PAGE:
BACK AND COOL: Mixing rave, techno and industrial, The Prodigy show that anything is possible with their music.
KAUNAS - After a bit of silence, The Prodigy is back on tour, so you’d better wake up. The British band, known to indulge in theatrically extravagant performances, has decided to set their only Baltic show in Kaunas. And the locals are grateful.
The Prodigy are an English electronic dance music group formed by Liam Howlett in 1990 in Braintree, Essex. Along with Fatboy Slim, The Chemical Brothers, and other acts, The Prodigy have been credited as pioneers of the big beat genre, which achieved mainstream popularity in the 1990s and 2000s. They have sold over 25 million records worldwide. The group has won numerous music awards throughout their career, including two Brit Awards — winning Best British Dance Act twice, three MTV Video Music Awards, two Kerrang! Awards, five MTV Europe Music Awards, and have twice been nominated for Grammy Awards.
The group’s brand of music makes use of various styles ranging from rave, hardcore techno, industrial, and breakbeat in the early 1990s to big beat and electronic rock with punk vocal elements in later times. The current members include Liam Howlett (keyboardist and composer), Keith Flint (dancer and vocalist), and Maxim (MC and vocalist). Leeroy Thornhill (dancer and very rarely a live keyboardist) was a member of the band from 1990 to 2000, as was a female dancer and vocalist called Sharky who left the group during their early period. The Prodigy first emerged on the underground rave scene in the early 1990s, and have since then achieved immense popularity and worldwide renown.
On May 25, during the concert in the largest indoor arena in the Baltics – Zalgiris Arena, The Prodigy’s will present their first ever live album “World’s On Fire,” which was released in May 2011.
This package features tracks recorded at the band’s Warriors Dance Festival in 2010. Some 65,000 fans crammed into The National Bowl at Milton Keynes – and footage suggests that every one of them went home with sore feet, ears ringing and a goofy grin. It was a massive statement: The Prodigy’s biggest show to date, over 20 years since their formation in Braintree, it was evidence that their appeal hadn’t dissipated in the slightest. Sure, vocalists Maxim and Keith Flint might not last the distance without a little breather – note the timing of instrumental number Weather Experience in the running order – but they work the stage better than a thousand would-be peers. They excite the crowd, consistently asking if the throng is ready for what’s to follow; and those in attendance respond positively, willing to take whatever is thrown at them.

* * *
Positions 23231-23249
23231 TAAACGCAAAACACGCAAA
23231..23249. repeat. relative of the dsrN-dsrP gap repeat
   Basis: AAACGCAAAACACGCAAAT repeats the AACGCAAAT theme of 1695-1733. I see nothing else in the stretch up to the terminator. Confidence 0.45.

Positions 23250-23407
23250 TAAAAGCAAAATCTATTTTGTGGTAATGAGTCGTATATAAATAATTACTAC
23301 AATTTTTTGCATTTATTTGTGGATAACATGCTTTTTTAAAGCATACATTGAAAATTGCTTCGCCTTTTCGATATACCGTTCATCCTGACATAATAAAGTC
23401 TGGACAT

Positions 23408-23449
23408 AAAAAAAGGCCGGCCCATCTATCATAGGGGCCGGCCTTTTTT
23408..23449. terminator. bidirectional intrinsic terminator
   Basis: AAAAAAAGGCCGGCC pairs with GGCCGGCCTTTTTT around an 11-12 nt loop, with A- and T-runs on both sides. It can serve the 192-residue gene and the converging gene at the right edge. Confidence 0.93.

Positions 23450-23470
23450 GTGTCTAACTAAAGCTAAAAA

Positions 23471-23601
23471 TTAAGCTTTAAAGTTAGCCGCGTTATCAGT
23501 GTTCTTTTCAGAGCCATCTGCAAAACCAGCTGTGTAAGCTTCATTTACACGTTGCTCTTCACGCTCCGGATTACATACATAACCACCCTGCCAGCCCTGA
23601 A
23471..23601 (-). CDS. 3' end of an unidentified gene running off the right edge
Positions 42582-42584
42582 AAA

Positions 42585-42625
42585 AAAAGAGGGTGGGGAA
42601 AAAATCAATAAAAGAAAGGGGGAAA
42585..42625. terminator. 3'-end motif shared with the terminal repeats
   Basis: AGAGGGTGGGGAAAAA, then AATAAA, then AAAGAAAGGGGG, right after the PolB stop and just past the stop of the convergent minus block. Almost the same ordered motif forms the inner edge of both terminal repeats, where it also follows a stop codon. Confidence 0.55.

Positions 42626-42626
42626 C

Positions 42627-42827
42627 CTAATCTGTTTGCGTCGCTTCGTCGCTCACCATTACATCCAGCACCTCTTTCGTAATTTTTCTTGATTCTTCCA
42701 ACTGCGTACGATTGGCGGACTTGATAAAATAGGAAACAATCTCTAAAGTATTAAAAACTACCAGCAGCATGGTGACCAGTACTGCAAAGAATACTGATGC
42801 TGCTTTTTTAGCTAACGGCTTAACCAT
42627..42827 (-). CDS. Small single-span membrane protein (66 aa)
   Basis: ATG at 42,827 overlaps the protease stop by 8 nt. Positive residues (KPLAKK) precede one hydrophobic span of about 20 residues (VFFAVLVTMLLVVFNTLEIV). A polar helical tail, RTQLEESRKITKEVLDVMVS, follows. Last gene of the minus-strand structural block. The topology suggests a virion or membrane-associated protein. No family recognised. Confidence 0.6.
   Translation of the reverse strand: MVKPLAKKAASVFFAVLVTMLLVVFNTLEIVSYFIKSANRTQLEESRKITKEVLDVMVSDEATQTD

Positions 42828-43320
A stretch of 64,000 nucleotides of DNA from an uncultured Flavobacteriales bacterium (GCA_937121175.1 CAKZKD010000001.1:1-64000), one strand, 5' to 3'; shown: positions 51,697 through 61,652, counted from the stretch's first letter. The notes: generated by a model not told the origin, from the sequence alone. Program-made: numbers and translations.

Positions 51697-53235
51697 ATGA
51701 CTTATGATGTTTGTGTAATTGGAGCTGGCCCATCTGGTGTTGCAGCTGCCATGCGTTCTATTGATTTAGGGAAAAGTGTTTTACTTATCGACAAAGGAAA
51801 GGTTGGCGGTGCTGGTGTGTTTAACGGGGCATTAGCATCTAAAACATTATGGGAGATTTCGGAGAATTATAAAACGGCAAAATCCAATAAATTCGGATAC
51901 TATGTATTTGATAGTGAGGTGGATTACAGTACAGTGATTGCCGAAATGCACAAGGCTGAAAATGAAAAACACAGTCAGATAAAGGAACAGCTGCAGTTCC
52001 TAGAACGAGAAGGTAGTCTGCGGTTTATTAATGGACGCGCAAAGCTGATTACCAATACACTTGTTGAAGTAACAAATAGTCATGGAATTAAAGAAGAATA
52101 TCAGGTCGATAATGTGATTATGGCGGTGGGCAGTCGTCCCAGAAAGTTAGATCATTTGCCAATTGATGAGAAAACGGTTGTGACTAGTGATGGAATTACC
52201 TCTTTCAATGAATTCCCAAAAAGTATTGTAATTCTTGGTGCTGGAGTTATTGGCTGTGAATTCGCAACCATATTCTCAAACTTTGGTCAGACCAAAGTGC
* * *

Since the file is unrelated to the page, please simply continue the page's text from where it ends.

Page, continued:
Which breaks down as follows: seven songs from 2009’s twice-platinum album “Invaders Must Die,” three from 1997’s Mercury Prize-nominated “Fat of the Land,” two from 1994’s “Music for the Jilted Generation” and the rest from 1992’s debut, Experience. That sort of setlist – or at least the version presented here – paints a damning picture of 2004’s “Always Outnumbered, Never Outgunned.” It would seem that Liam Howlett’s sole studio blip has been sent to the scrapheap; arguably, it belonged there long before the core trio reformed into the force they’ve been since the revitalising “Invaders Must Die.”
As always, The Prodigy is determined to provoke and disturb their way through Lithuania. Mothers will be praying their children don’t come home with a new piercing, while teenagers will be ecstatic with excitement. As for everyone in between, the band’s dark and unyielding temper will be hard to resist.
The band has yet to break into the genre of pop, classical and folk, but they’ve still got a good many years ahead. And when you’re as prodigious as The Prodigy, anything is possible.